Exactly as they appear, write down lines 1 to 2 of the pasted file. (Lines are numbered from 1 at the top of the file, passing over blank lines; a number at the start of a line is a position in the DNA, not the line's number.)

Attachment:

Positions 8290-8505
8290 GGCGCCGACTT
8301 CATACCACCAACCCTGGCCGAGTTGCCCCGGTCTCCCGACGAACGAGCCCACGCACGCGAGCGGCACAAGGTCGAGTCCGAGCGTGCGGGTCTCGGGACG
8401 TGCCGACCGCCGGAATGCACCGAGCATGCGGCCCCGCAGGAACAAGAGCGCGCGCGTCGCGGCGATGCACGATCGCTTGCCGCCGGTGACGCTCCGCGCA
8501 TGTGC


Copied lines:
Positions 8290-8505
8290 GGCGCCGACTT